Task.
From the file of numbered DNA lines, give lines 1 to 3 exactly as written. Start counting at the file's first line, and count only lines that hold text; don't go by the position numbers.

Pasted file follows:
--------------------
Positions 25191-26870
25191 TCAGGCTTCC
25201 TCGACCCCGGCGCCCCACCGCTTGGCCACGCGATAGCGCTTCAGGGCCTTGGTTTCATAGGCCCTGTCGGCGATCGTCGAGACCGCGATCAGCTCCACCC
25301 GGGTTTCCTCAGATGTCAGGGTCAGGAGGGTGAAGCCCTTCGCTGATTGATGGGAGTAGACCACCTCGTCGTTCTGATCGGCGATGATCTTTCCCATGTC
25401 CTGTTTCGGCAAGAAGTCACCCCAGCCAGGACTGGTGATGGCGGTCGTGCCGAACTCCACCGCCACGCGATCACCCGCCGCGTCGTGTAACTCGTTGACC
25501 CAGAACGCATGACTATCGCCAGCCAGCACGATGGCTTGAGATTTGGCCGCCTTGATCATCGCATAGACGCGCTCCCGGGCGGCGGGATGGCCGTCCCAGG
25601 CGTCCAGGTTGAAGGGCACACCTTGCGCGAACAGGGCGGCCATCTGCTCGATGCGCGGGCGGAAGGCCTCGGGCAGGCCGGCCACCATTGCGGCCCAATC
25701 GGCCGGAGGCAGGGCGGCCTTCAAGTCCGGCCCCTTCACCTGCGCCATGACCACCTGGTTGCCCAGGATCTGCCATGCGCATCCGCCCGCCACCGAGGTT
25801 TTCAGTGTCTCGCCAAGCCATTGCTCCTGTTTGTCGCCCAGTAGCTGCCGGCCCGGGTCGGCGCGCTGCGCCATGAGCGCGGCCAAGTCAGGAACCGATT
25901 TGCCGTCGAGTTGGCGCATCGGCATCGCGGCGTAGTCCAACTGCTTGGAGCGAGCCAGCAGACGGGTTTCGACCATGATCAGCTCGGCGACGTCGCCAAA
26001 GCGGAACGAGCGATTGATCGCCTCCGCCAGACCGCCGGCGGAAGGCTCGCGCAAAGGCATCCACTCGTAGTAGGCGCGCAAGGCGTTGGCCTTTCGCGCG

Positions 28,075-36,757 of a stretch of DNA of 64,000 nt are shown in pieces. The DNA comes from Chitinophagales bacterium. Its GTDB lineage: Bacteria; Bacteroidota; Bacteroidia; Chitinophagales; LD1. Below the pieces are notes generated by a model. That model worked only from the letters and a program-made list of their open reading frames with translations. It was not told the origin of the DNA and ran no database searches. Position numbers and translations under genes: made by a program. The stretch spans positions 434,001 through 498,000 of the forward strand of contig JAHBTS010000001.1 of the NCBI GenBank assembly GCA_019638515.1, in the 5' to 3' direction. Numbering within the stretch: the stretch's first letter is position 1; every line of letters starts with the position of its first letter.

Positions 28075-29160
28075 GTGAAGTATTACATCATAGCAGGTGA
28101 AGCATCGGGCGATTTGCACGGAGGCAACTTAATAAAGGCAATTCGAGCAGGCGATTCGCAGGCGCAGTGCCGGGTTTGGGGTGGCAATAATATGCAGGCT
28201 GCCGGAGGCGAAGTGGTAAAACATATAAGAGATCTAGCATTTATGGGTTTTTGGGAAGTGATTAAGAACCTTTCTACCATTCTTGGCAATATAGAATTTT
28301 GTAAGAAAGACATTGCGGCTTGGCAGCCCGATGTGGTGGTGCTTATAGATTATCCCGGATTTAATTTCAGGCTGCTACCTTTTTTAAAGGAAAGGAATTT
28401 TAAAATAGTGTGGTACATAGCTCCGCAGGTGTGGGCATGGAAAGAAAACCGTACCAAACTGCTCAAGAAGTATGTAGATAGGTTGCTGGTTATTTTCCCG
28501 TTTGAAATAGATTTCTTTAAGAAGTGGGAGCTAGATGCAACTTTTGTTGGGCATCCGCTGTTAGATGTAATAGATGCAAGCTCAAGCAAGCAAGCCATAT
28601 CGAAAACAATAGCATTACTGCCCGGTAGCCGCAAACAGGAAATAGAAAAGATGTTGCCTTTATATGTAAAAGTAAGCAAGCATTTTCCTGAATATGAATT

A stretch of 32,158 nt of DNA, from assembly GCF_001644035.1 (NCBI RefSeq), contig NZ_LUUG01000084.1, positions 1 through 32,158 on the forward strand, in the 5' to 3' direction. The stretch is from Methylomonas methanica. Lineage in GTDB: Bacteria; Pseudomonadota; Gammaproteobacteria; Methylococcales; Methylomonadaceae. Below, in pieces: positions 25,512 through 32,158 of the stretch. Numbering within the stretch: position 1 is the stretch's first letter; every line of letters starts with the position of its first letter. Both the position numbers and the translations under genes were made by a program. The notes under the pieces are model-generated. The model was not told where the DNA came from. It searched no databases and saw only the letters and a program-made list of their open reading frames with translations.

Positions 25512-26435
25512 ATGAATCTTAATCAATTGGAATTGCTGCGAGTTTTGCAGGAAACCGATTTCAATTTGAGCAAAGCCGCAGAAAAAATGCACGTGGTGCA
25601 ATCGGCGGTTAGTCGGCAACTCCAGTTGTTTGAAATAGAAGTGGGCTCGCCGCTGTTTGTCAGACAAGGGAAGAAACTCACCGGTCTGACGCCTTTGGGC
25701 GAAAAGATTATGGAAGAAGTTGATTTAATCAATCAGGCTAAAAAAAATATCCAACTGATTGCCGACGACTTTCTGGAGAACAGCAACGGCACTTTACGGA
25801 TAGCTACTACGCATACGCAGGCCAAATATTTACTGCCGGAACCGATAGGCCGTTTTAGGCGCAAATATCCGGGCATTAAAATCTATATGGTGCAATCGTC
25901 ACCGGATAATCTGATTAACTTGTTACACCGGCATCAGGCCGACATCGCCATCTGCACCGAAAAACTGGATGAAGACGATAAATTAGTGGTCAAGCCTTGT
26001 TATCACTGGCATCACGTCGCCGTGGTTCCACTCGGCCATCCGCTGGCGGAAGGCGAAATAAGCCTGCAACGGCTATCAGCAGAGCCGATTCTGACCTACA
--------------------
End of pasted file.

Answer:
Positions 25191-26870
25191 TCAGGCTTCC
25201 TCGACCCCGGCGCCCCACCGCTTGGCCACGCGATAGCGCTTCAGGGCCTTGGTTTCATAGGCCCTGTCGGCGATCGTCGAGACCGCGATCAGCTCCACCC